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Opinions of Wednesday, 12 May 2010

Columnist: Awuni, Manasseh Azure

Fuseini vs. Kwaku Baako, Kwabena Yeboah vs. Ackah Anthony!

“Thank you for painting my board. New Rector, new painting, new writing.” This is how one of the numerous known and unknown graffiti writers who keep the GIJ males’ washrooms awash with nasty inscriptions decided to welcome the painting of the place last year. Among the senseless and inexpressively humorous writings are some wise and philosophical sayings. One of those which were there before the place was painted read: “Guns don’t kill men. Men kill men.” And I cannot but appreciate the enormous wisdom this quote conveys. Our wise elders have advised, centuries before my father met my mother, that hounds of the same owner must not tear the game apart. But it seems Ghanaian journalists are yet to hear this admonition. And if they have, they are perhaps yet to come to terms with its meaning. And if there is anyone out there who thinks there is a seven-headed nocturnal monster threatening the downfall of journalists in Ghana, I say it is not true. Politicians don’t hunt journalists. Journalists hunt journalists! In Ghana. The other day I mistakenly tuned to Asempa FM’s Ekosii Sen programme, and was forced to listen to the entire programme. I say mistakenly because some of the things the host allows his guests to say are not meant for the airwaves and decent ears. But as someone learning to be writer, I have to listen to everything: whether good or bad. But on this particular afternoon, it was a battle between two senior journalists. They were Malik Kwaku Baako, the Managing Editor of the New Crusading Guide newspaper and Alhaji ABA Fuseini, Night Editor of the Daily Graphic. The battle was first between Alhaji A.B.A. Fuseini and Mr. Ken Korankye, who A.B.A. constantly referred to as “Kwaku Baako’s boy”. Kwaku Baako, who said he was at a meeting, was drawn to the station by certain comments made by Alhaji, which he needed to respond to. The students who listened to the unpalatable exchanges at the GIJ Media Center, from a radio phone which was put on loud speaker, were divided. While some backed A.B.A. Fuseini, others backed Malik Kwaku Baako and they strained the veins on their necks a great deal in order to make their points. Any dimwit there could tell which party each student belonged, as well as the two senior journalists who were insulting each other like what the foul-mouthed trotro drivers do when a colleague crosses them carelessly. At a point in time Kwaku Baako was so “mad” that after hurling insults back at ABA Fuseini, he shouted, “Who born dog” and paused for it to sink. As if the effect of his utterance did not produce the intended effect from the host and those in the studio, he asked, “Did you hear that?” I thought this man said he didn’t like Former President Rawlings’s utterances. Alhaji was accusing Kwaku Baako of some coins which passed through his hands when Kufuor’s government decided to be a toast of the Ghanaian media. Kwaku Baako asked him to produce evidence. “If I say this is a male, then it means I’m holding the balls,” was Alhaji’s reply when he was asked whether he had any evidence to back what he was saying. So why should journalists be at each other’s throat in favour of the very politicians they’re supposed to be watchdogs over? If game keepers have become poachers, then who is there to keep the hunter away? Then what becomes of the fate of the Ghanaian tax payer? I thought it was only “political journalists” were those disposed to politically motivated enmity until I bought the Saturday, May 8, edition of The Mirror, only to read the most horrible thing ever published by any of the Graphic Communications Group Ltd’s newspapers. What made it worse was the fact that it was from my favourite columnist of that paper, Mr. Ackah Anthony’s Candid Corner. I’m not an ardent fan of sports but I don’t miss Ackah Anthony’s column not because of the content but the writing. Another sports journalist who has whetted my appetite for sport Journalism is Mr. John Vigah, who I consider the most successful Ghanaian journalist. And I’ll tell you why later. This particular piece by Mr. Ackah Anthony, the President of the Sports Writers Association of Ghana, was titled, Glasshouse Stone Throwers and it was full of insults directed at Mr. Kwabena Yeboah of the GTV Sports Highlights fame and editor of Africa Sports. Ackah Anthony said he had written a piece captioned “Stop Playing the Saint” and Kwabena Yeboah had reacted to it, saying he (Ackah Anthony) was referring to him. The whole piece was full of insults to Kwabena Yeboah and I blame the gatekeeper of that paper, Mrs Margaret Safo for allowing Mr. Ackah’s emotion to get published. Just a day earlier, Mr. Kwaku Sakyi-Addo, one of Ghana’s most respected media practitioners was in GIJ on an invitation by the SRC to interact with students of the Institute. In his presentation he paid glowing tribute to Kwabena Yeboah, saying Kwabena Yeboah (his mate in GIJ and his first employer) taught him a lot in journalism. This was the man who was to be reduced to nothing in a column by a colleague sports journalist. My intention for writing this piece is not to say who is guilty and who is innocent. All of them – Alhaji A.B.A. Fuseini, Malik Kwaku Baako, Kwabena Yeboah and Ackah Anthony – have one judge. Posterity! We the young ones are looking and watching, senior journalists. In countries where journalism is journalism, your columns should be ample lessons for serious journalism students. The stroke of your pens is what the politicians dread. Your duty as senior journalists is not supposed to be moving from one radio station to the other defending politicians. Looking at the depth of your knowledge, I see it degrading for you to appear on certain talk shows and grant certain interviews. John Vigah has done what we rarely do here in Ghana and Africa. He has written a comprehensive text book in Sports Journalism. I can count the journalism books written by Africans. Almost all the journalism and communication books are written by Europeans and Americans, who do not have our socio-cultural settings in mind. We need more of John Vigahs. We the younger generation of journalists must have some standards to follow. That standard can definitely not be the pro and ant-NDC and NPP journalism. The politicians and sports administrators on whose behalf our senior journalists draw daggers are mocking us and if standards, are to rise, then we should cease to be their yes-men. If we are to safeguard our integrity and rights, then let’s learn to love ourselves and live in peace. “Guns don’t kill men. Men kill men.” But must journalists kill journalists? What are we competing for? Fame? Shame? Ignominy?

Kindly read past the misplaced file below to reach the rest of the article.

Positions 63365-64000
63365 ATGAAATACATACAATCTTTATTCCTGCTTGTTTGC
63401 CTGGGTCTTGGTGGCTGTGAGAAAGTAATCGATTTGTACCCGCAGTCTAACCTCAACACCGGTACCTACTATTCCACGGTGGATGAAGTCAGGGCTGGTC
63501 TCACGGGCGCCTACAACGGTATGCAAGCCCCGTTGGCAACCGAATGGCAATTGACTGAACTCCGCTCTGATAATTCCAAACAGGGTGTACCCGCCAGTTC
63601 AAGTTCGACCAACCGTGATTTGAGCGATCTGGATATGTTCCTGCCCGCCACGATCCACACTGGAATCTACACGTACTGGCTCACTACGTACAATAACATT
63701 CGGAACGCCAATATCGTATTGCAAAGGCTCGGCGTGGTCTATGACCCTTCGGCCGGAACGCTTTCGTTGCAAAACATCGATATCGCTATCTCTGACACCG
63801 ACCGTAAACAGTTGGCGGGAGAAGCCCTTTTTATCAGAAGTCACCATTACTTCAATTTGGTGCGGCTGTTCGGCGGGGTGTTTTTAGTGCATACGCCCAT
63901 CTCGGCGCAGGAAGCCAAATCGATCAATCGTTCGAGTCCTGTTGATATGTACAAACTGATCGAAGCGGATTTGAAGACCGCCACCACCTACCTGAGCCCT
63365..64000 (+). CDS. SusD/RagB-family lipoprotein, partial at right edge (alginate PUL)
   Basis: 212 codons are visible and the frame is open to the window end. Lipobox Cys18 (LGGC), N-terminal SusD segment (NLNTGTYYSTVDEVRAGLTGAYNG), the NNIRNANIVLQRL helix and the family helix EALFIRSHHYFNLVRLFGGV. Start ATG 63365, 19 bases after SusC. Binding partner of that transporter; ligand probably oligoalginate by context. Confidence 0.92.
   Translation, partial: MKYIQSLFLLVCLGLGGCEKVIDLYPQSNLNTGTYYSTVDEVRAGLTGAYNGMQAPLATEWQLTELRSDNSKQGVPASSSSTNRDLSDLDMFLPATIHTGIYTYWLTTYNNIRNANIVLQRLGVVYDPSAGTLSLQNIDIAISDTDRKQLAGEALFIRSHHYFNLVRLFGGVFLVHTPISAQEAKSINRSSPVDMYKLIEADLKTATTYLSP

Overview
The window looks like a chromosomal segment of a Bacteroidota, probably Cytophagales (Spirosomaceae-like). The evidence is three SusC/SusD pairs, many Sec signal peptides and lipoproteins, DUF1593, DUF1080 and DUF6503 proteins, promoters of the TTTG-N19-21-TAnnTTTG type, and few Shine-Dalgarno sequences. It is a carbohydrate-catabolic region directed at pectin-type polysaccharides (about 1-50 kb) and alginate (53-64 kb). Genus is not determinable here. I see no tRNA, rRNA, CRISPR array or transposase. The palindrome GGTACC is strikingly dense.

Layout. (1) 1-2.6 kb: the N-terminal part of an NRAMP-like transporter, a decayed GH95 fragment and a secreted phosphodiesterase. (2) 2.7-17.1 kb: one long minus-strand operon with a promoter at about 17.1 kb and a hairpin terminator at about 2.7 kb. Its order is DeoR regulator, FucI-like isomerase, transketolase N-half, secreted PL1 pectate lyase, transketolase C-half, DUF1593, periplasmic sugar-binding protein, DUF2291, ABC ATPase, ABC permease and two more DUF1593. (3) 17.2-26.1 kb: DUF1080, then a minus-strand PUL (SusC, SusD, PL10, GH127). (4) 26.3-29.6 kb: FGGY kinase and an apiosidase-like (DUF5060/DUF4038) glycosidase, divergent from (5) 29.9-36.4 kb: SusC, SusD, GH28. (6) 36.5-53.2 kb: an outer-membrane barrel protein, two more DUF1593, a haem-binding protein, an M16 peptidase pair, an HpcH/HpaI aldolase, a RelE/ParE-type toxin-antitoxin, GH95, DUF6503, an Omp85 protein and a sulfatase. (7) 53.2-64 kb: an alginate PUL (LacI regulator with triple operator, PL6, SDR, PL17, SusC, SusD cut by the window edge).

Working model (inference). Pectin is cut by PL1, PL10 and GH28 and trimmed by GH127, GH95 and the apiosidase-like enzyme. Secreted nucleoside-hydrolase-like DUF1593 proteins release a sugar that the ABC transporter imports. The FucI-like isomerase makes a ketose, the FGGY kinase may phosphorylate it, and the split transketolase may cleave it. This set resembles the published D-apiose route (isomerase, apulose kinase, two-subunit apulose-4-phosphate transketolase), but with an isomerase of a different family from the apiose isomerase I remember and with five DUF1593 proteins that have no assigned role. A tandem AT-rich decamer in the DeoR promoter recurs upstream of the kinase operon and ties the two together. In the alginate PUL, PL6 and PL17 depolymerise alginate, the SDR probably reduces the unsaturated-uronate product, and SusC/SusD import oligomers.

Credit: Manasseh Azure Awuni [] Email: The writer is the SRC President of the Ghana Institute of Journalism and Press and Information Secretary of the Northern Students’ Union. To read more of his writings, visit: